Term limits for VP, deputy govs

President Muhammadu Buhari, last month, signed into law a bill that limits a vice-president or deputy governor who completes the term of their principals to election only once. It is one of four election related bills he signed on June 9.

Presidential Senior Special Assistant on National Assembly Matters, Ita Enang, speaking the first bill (#16), said the new legislation would ensure that “a vice president or deputy governor who succeeds and completes the tenure of a president or governor can only run for the office one more time. The point “is that having taken the oath as President once, you can only contest once again and no more. That is the intent of this amendment.”

Before now, the practice was for the vice president or deputy governor to finish his principal’s term and go on to run for two more terms. Former President Goodluck Jonathan benefitted from that old constitutional arrangement. He succeeded President Umaru Musa Yar’adua who died in office in 2010. He won the Presidential election of 2011 and ran again in 2015, losing to today’s incumbent President Muhammadu Buhari.

Mr. Enang also announced an alteration to the law governing the conduct of by elections by the Independent National Electoral Commission (INEC). The umpire now has up to 21 days to do so. Before it was given only seven days. “This amendment number 9, now an act, gives the Independent National Electoral Commission sufficient time to conduct by elections. It has increased the time from seven to 21 days and generally widened the latitude of the Independent National Electoral Commission to handle election matters upon vacancy occurring.” He said “There is another of the acts which has come into force today, Constitution Amendment Number 21 which relates to the determination of pre-election matters. It has reduced the date and time of determining pre-election matters to ensure that pre-eletion matters in court do not get into the time of the election and do not pend thereafter. The relevant sections of the Constitution had also been amended by this act.”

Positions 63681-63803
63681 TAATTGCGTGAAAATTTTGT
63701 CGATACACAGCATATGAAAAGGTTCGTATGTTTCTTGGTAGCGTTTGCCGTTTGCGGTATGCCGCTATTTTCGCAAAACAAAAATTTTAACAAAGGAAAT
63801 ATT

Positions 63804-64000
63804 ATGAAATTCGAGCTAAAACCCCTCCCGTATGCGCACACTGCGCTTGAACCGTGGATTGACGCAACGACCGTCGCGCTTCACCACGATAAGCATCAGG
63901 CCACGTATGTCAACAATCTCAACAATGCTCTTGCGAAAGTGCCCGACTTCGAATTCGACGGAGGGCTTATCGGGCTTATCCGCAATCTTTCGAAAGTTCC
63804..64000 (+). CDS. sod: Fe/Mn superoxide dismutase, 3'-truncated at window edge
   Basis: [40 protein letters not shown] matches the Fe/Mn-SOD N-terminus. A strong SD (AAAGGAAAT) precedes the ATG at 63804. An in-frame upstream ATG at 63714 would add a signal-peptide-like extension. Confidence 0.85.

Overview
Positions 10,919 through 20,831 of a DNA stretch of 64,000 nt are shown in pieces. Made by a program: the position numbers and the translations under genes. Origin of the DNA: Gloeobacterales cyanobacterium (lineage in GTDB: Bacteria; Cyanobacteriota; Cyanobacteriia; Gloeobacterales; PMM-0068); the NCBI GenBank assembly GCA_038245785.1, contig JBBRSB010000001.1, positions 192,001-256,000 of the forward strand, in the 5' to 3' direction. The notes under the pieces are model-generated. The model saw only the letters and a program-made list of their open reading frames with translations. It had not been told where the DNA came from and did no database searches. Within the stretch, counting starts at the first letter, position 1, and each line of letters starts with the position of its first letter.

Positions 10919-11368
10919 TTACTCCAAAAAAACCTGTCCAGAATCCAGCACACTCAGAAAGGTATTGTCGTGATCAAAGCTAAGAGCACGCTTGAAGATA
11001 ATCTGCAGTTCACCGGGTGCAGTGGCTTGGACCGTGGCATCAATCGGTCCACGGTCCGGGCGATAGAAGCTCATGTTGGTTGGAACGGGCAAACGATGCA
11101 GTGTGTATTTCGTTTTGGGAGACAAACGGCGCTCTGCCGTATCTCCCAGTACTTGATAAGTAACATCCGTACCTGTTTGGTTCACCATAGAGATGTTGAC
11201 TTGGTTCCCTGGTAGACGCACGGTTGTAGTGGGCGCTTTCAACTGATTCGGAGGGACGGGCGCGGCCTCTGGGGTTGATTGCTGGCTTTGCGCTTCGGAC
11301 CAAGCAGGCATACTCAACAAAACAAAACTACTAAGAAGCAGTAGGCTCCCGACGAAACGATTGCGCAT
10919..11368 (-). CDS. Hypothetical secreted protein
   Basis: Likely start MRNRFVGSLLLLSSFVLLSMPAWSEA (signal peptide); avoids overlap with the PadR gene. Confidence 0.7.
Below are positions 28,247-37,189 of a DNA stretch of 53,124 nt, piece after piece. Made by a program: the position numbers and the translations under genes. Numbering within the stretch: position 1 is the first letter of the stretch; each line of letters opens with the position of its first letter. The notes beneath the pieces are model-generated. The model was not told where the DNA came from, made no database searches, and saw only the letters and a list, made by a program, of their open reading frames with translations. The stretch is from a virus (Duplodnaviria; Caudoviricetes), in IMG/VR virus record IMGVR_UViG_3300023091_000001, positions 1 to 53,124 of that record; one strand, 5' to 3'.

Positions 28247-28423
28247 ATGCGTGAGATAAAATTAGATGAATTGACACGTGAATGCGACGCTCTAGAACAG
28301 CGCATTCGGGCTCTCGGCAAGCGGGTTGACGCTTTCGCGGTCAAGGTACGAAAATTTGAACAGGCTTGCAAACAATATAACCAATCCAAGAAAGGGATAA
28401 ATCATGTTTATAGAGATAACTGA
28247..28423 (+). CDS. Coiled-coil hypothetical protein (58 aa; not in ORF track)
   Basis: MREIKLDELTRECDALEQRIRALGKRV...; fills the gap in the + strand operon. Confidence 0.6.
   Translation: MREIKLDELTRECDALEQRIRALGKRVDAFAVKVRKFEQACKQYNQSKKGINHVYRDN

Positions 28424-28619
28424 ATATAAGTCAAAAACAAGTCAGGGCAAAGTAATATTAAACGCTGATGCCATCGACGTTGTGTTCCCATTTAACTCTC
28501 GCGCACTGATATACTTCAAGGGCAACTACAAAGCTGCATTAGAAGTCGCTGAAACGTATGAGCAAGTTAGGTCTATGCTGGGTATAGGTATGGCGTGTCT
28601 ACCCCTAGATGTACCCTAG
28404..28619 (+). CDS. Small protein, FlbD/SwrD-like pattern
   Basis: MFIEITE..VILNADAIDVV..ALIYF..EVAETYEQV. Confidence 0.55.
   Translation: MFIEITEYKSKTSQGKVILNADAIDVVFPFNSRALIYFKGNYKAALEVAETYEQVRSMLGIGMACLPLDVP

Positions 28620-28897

We welcome these constitutional changes, coming as they are 21 years after the 1999 federal constitution took effect. Under it, we have had over 20 years of uninterrupted democratic rule. There have been bumps here and there, not totally unexpected. It is all a learning process. The aim is that as we stumble along, we shall learn. What is learnt should enrich the Constitution and so deepen our democracy. We expect more of such changes in the near future. The next one should give the third tier of government (local administration) its independence.

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